Ask the Translator – Carolin Veiland on copyright, royalties, and the importance of proofreading
Carolin Veiland (Rogue Books) is a young and motivated translator, who loves to work with indie authors. She’s been my proofreader on several projects, and I’ve come to appreciate her dedication and creativity.
If you are looking for a great German translator in the following genres: Young Adult/New Adult/Adult – Contemporary Romance, Paranormal (Romance), Fantasy, Erotica, Gay/Lesbian – definitely go check out her services.
This interview is short, sweet, and to the point.
Why do you like to work with indie authors?
Because I love the concept of indie, as simple as that. And I feel that indies are a lot closer to their fans than authors working through publishers, even though it’ll clearly not work in the same capacity with a translation.
What are the most important things to look for in a translator?
A translator should always translate into their mother tongue, and have a proofreader to back him/her up. If a translator is very experienced with their second or even their third language, like I am with English, and translates into them, it can be done but then the proofreader will most likely have to do a larger part of editing too – compared to when the translator is working into their mother tongue. So basically, you should watch out if the translator works with or insists on a second pair of eyes on the text, that’s always a good sign.
How is the editing/proofreading of translations handled?
It’s an absolute must, and handled by a native speaker of the target language, preferably with knowledge of the source language as well. Since a translation is like a whole new novel, it needs thorough checking, research, and several revisions to fit the target group in the target language.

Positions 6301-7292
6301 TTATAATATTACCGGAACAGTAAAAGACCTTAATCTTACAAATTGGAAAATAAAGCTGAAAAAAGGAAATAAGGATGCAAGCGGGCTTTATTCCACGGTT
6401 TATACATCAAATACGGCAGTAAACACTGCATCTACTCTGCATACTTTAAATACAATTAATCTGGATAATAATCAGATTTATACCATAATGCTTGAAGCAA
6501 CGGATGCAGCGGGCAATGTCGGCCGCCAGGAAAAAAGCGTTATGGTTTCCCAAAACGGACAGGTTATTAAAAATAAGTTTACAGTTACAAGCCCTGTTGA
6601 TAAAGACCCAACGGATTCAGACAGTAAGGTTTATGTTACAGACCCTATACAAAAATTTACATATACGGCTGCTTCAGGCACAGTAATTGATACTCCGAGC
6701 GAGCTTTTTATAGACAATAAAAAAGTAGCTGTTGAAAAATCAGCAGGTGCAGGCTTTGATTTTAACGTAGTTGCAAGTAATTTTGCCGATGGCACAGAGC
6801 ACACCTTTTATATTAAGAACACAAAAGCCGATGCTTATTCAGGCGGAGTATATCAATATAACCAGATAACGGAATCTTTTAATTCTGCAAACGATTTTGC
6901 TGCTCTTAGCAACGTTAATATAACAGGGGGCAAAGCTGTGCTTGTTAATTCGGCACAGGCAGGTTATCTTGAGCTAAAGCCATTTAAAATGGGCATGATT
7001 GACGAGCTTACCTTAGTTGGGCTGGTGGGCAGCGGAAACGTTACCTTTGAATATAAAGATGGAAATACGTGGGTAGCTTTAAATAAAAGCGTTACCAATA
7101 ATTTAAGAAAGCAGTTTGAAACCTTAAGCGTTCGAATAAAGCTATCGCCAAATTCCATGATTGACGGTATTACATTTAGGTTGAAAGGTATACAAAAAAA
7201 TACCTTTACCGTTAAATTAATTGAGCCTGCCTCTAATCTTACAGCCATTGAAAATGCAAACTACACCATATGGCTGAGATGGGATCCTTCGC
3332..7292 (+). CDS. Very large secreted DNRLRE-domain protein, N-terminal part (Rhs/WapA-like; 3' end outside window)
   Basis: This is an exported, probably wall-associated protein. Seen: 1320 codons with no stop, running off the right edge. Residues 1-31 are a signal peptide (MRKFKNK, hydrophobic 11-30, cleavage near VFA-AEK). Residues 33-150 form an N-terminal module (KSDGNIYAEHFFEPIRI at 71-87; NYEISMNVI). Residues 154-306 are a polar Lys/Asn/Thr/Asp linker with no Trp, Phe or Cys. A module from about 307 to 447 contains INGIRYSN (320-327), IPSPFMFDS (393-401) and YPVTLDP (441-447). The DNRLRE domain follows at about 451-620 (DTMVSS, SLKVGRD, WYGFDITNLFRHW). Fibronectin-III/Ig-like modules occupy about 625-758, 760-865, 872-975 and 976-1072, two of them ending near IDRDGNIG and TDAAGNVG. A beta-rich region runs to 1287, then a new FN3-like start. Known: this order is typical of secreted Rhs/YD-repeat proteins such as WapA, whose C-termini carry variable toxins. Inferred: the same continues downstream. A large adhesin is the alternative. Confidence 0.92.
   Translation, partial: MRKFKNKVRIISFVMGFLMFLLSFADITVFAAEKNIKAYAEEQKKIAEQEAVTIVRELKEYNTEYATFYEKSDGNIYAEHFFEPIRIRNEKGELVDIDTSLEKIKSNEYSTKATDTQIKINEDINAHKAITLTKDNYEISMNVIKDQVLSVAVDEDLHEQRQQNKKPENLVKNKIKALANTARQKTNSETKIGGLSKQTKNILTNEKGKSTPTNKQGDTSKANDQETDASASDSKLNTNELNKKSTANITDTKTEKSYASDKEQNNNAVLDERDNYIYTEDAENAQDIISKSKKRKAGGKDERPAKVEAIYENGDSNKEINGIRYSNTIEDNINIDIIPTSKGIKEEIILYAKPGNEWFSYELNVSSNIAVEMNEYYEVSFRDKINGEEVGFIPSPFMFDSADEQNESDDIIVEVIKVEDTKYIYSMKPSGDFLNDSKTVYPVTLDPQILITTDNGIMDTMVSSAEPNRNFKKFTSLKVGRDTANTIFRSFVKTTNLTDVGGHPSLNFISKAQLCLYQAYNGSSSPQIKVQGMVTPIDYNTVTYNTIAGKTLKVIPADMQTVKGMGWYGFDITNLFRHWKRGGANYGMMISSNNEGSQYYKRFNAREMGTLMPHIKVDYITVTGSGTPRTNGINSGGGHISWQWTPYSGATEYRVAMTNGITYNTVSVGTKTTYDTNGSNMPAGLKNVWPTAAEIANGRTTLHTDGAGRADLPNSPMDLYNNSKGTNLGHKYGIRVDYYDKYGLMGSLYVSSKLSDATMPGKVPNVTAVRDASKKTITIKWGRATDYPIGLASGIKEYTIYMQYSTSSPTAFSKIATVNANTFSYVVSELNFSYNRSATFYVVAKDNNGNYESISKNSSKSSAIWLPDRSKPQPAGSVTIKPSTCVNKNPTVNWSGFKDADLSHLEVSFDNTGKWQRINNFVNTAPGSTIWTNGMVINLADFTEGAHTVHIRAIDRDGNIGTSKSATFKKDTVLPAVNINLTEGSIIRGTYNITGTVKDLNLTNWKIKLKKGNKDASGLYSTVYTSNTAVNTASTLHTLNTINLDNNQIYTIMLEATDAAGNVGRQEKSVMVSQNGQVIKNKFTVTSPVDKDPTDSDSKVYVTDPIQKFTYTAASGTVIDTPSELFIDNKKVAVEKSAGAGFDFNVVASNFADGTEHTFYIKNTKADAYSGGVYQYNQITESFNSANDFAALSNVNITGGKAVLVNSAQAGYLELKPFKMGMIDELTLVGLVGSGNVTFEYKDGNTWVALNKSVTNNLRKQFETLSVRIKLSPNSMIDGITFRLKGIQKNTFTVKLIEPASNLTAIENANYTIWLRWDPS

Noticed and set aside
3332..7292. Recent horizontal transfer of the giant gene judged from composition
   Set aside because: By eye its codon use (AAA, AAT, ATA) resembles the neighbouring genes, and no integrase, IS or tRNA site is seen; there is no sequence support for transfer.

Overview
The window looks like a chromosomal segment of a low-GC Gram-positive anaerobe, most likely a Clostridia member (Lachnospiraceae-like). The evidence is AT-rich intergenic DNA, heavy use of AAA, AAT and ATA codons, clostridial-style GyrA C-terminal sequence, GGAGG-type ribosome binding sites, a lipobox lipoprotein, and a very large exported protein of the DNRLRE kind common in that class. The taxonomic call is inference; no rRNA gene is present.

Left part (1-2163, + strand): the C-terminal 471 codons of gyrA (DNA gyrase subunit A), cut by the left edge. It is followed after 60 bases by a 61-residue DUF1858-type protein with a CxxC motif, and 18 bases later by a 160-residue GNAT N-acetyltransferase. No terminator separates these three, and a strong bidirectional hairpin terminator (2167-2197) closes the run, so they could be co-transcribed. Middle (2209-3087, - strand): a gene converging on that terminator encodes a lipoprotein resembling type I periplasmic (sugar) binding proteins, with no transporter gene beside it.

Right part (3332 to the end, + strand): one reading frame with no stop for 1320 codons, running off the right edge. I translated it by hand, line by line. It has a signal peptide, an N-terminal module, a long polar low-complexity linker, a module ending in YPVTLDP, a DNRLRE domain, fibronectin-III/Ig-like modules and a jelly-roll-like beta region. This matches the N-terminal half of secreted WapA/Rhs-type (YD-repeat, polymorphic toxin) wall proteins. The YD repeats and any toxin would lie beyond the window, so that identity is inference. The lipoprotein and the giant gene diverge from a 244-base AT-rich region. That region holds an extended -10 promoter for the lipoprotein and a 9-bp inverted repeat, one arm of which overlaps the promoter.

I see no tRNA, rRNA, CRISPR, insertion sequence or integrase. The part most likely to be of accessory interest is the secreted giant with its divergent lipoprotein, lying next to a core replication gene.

According to German law, the translator holds the copyright to the translation. What does this mean for the author?
It sounds conflicting, but author and translator have to grant exploitation rights to each other to market. Translators can’t make the translation available without the indie author’s consent, since it’s originally their work, but the same applies vice versa. As the translator is the author of the translation, the indie can’t just take the translation and make it available to the public without the translators consent.
Are all German translators entitled to royalties, even when they are paid for the translation upfront?
German law states that the author shall receive “adequate remuneration”, and as the translator is the author of the translation, they are entitled to royalties the same way an author would be when working with a publisher: a down payment AND royalties. Since translators carry the risk of sales just as much as the author does when working indie, the risk has to be compensated with higher royalty rates when paying lower flat fees up front.
Would you like to add anything?
You could ask for a few pages as a sample from a translator, and find an independent proofreader to give you an opinion on the quality – if you can cover the costs, that is.
And, if possible, you should stick with the same translator, at least for books in a series. Especially avid readers notice different styles, even more so if they are familiar with the sound of the source language – I know I do. Then I wonder if it’s a screw up from the author, the translator, or the editor.